Once this temperature is low enough, humidity in the air condenses agains the metal, causing droplets to roll down. SunGlacier says the liquid that’s harvested is similar to rainwater, and can be used for agriculture or cleaned for drinking.
“Air and sunshine are for free, so why not use these elements to harvest water in drought-affected places,” said founder and artist Ap Verheggen, who set SunGlacier up in 2010 to create ways of helping areas suffering from water shortages.
“Hot deserts seem dry, but they still contain a lot of water in the air, up to five times more than in the Netherlands. It’s mostly because of the high temperatures that it doesn’t rain. The relative humidity is low, but the absolute humidity can be very high.”
The device, which the company used during the hottest drought period of the year in Mali, is the latest of SunGlacier’s efforts to design solar-powered water makers.
Although it was tested successfully in the Netherlands, the extreme environment of the Sahara Desert at first posed some difficulties, causing units to overheat and stop working, and water to evaporate within minutes of the harvester being opened.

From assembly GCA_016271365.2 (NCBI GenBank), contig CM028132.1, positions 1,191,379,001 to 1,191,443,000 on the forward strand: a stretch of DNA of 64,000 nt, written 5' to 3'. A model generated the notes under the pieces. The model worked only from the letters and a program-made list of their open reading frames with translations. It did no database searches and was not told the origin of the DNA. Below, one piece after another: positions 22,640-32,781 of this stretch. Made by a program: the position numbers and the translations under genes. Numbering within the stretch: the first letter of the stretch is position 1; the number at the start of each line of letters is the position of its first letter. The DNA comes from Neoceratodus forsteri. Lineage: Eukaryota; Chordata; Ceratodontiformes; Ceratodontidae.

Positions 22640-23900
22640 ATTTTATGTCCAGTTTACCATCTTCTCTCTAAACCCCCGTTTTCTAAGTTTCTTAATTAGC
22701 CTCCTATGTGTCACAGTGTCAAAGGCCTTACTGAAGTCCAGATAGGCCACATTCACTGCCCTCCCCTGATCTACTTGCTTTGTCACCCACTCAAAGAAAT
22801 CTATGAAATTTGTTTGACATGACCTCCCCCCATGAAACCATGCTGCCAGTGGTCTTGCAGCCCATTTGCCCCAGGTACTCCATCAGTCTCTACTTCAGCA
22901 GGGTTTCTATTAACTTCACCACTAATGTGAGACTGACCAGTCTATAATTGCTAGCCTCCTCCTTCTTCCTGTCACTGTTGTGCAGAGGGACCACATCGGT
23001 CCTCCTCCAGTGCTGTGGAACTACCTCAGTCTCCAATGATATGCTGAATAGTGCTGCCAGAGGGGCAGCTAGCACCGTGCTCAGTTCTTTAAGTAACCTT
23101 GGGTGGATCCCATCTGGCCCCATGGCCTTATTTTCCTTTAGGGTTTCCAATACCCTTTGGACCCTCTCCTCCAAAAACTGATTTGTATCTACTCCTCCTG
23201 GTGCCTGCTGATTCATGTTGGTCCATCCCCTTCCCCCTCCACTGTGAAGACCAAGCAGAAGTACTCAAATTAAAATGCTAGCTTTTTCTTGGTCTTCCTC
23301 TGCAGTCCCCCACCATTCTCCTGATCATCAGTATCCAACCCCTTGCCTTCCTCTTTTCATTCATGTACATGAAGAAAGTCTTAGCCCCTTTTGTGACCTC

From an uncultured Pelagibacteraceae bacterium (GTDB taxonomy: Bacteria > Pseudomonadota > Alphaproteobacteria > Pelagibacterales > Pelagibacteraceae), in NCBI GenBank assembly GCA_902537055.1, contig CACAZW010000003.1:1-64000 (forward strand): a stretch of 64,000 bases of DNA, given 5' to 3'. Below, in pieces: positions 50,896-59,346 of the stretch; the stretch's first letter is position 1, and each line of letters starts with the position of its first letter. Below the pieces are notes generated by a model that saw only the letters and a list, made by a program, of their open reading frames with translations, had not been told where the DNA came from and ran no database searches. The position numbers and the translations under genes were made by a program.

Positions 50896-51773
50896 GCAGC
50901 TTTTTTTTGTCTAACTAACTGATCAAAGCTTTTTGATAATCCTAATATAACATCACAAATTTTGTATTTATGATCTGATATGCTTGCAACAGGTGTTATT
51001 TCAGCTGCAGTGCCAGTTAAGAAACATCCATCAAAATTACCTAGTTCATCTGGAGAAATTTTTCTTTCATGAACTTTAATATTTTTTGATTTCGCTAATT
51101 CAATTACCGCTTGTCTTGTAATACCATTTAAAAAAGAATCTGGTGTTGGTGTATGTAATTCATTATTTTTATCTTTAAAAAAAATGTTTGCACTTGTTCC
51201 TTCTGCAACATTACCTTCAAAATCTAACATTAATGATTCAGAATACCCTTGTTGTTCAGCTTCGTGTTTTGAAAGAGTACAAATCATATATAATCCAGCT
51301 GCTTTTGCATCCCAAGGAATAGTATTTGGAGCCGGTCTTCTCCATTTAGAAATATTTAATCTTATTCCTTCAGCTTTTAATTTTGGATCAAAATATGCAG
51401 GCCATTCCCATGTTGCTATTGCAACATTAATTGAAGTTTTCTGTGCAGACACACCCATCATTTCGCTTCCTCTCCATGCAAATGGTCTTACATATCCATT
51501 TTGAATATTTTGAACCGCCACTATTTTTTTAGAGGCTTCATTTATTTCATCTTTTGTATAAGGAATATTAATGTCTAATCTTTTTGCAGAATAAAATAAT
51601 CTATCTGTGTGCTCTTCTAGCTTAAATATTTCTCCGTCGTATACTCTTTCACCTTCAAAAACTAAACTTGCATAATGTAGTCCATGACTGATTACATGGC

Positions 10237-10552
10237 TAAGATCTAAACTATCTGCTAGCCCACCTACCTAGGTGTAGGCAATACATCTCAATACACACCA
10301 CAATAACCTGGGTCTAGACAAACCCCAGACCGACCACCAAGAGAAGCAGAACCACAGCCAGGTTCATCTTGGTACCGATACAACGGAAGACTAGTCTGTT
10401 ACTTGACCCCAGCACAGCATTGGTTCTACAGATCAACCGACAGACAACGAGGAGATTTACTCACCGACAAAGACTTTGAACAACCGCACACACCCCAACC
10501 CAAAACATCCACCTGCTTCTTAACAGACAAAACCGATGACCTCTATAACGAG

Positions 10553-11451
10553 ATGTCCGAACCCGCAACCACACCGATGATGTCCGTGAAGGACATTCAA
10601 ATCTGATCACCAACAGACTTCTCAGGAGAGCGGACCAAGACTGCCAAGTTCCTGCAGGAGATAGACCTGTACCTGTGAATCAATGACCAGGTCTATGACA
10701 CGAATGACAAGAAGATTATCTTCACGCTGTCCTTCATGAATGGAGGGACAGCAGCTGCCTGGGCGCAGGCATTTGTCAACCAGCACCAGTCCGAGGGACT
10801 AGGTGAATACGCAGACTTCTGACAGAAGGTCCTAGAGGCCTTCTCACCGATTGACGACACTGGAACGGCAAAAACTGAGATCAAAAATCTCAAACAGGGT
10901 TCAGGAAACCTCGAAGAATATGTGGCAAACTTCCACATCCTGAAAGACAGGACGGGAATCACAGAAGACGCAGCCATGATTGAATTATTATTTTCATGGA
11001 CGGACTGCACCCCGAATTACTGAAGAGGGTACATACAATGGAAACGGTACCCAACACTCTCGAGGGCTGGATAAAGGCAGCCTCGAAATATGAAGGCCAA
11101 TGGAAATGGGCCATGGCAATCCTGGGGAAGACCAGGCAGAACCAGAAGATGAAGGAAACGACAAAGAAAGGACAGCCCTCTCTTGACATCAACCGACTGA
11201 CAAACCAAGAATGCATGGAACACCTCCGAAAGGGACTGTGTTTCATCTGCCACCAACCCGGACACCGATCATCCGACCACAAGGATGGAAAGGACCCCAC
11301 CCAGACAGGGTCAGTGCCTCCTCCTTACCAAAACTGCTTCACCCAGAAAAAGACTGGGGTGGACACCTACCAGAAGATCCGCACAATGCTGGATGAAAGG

Having experimented in this kind of challenging climate, SunGlacier now hopes to build more machines, and develop storage and water cleaning and enriching processes. It’s also building further prototypes that require less energy, and that could eventually be produced on a large scale.
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“The world population is exploding, which causes a huge stress on water,” Verheggen said. “Harvesting atmospheric water is in my view an excellent addition.”
“Using solar water for human consumption or agriculture is like borrowing this water. It’s a short cycle, when the water is given back to nature.”
Italian architect Arturo Vittori has also experimented with ways of harvesting water from the air, designing a wooden tower that similarly uses condensation to provide developing communities with drinking water.